Emotional Intelligence

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Emotional Intelligence

What is emotional intelligence?



What is emotional intelligence?


Emotional intelligence – also known as EQ - is the ability to understand and manage your emotions and those of others. The concept was developed in the 1990s by Salavoy and Mayer. Psychologist Daniel Goleman expanded the concept and highlighted the five key elements of emotional intelligence:


1- Self emotional awareness: understanding and being aware of your own emotions and understanding how these and your actions can affect others.


2- Self-regulation: the ability to control oneself.


3- Motivation: the ability to work hard with great mental health and at a high standard with minimal external influence.


4- Empathy: being able to put oneself in another’s shoes and understand how they might be feeling.


5- Social skills: communication, diplomacy, and conflict resolution.


It is important to recognize that manage emotions is not separate from intelligence. In the words of the psychologist David Caruso, “it [emotional intelligence] is not the triumph of heart over the head – it is the unique intersection of both.”


What are the different levels of emotional intelligence?


There are four levels of emotional intelligence:


1- Personal competence:

This is the level where you develop self-awareness and self-management skills to develop emotional competencies.


2- Social competence:

At this level, you work on developing social awareness and relationship management skills.


3- Organizational competence:

Here you focus on developing organizational awareness and change management skills.


4- Collective competence:

At this level, you work on developing global citizenship and collaboration skills.


Why does emotional intelligence matter?


Because emotional intelligence helps us understand and control our emotions more effectively, being high emotionally intelligent can help us succeed professionally and personally. The Harvard Business School found that EQ is twice as important as IQ and technical skill in determining future success.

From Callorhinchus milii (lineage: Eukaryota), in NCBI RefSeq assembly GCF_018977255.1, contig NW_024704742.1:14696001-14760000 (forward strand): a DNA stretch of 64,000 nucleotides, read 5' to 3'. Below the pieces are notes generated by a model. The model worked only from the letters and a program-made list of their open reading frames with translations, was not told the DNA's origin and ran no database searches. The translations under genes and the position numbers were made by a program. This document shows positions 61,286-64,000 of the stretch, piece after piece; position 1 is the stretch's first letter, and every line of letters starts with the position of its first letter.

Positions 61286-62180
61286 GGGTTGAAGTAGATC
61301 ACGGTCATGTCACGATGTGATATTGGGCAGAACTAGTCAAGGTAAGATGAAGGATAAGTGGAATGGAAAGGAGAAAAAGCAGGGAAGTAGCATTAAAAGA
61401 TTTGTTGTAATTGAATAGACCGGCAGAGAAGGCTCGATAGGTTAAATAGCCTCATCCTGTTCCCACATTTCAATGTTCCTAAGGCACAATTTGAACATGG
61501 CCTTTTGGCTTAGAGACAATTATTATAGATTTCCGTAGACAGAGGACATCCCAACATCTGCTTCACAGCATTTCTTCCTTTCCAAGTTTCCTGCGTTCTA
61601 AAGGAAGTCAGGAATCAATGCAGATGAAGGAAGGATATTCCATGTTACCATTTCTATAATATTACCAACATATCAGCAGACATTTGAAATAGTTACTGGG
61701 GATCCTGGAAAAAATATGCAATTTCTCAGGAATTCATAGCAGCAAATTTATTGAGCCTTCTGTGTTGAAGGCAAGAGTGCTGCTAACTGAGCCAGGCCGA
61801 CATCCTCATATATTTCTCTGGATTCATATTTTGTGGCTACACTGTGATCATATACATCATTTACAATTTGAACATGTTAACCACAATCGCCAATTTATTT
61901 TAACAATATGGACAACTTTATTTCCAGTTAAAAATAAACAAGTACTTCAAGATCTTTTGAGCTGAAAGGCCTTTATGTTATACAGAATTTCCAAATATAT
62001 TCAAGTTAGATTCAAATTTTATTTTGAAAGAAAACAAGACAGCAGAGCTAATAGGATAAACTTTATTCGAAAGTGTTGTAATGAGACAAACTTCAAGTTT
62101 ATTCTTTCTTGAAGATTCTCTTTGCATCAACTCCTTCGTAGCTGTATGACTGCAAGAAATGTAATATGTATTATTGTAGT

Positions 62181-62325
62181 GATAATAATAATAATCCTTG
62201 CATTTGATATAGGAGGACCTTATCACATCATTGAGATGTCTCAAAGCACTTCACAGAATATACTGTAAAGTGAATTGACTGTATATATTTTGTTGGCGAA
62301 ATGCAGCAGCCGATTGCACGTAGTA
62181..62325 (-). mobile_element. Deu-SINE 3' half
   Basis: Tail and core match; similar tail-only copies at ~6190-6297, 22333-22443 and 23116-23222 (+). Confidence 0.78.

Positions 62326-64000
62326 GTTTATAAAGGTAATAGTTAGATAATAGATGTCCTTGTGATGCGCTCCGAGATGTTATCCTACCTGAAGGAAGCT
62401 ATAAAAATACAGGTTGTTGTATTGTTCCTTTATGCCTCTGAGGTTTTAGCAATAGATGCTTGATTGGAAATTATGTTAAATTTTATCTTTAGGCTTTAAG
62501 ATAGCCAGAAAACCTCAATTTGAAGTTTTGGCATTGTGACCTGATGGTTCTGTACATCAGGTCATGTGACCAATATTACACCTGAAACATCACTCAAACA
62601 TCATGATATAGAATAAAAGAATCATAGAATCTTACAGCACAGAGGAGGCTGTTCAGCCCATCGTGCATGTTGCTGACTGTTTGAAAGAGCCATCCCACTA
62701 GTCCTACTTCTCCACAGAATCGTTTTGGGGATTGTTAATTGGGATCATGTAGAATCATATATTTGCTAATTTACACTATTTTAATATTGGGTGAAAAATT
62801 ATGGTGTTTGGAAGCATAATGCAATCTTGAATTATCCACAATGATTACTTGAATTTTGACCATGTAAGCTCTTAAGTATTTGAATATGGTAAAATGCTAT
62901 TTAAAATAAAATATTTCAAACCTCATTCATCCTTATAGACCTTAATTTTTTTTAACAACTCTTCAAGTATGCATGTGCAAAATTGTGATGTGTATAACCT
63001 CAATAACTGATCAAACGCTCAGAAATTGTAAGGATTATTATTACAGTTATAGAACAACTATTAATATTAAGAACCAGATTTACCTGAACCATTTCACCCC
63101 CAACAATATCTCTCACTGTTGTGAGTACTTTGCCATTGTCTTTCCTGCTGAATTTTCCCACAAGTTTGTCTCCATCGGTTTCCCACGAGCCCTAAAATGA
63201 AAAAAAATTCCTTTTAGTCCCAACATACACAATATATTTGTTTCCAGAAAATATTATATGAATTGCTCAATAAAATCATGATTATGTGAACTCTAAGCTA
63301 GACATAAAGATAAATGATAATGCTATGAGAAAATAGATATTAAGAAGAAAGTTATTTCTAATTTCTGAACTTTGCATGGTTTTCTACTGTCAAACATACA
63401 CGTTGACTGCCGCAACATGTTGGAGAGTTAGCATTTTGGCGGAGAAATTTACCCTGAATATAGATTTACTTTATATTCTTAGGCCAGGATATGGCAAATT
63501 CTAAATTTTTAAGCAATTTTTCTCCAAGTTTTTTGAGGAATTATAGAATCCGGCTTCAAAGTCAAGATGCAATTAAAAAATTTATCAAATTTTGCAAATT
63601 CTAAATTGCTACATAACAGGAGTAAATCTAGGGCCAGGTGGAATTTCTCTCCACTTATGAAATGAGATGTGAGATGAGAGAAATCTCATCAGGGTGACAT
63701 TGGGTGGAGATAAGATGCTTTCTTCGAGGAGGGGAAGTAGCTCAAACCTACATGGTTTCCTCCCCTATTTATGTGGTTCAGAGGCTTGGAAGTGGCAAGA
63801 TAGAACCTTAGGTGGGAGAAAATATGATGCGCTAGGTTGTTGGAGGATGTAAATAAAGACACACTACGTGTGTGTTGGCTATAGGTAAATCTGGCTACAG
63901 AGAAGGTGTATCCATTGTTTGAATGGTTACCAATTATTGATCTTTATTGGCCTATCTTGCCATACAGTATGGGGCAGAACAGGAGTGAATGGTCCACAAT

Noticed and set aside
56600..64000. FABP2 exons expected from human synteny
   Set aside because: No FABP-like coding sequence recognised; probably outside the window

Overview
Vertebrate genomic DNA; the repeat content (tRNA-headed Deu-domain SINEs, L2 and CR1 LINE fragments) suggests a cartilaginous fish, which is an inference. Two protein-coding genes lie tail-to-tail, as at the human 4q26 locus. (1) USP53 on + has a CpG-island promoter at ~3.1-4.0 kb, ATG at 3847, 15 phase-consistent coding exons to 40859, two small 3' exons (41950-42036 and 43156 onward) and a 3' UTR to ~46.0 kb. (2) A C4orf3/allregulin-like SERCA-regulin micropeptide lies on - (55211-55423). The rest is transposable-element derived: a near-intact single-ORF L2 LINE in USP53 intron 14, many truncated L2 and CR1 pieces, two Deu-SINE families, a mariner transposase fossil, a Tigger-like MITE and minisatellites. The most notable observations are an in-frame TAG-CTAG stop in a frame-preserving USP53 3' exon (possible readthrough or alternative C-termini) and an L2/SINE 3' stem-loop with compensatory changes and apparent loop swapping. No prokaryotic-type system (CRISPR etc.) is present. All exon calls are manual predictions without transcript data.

In a professional environment, an emotionally intelligent person can help you motivate others and help them develop interpersonal skills, collaborate and partner with other people in a team, and resolve conflicts more effectively.

It is also linked to more satisfying personal lives because it can help you improve relationships with others and manage your emotions when feeling stressed.


How to use emotional intelligence in the workplace?


There are several things you can do to work on your emotional intelligence:


1- Be aware of your emotions:

Check in with yourself regularly to see how you are feeling and why. This will help you understand your triggers and learn how to evaluate emotions and manage them.


2- Manage your reactions:

When you are feeling stressed or emotional, take a step back and count to 10 before responding. This will help you avoid saying or doing something you might later regret.


3- Communicate effectively:

Learn how to communicate assertively without being aggressive. This involves being clear about what you want and asking for it in a way that doesn’t make the other person feel defensive.


4- Be empathetic:

Try to see things from the other person’s perspective and understand how they might be feeling. This can help you build stronger relationships with others.


5- Develop your social skills: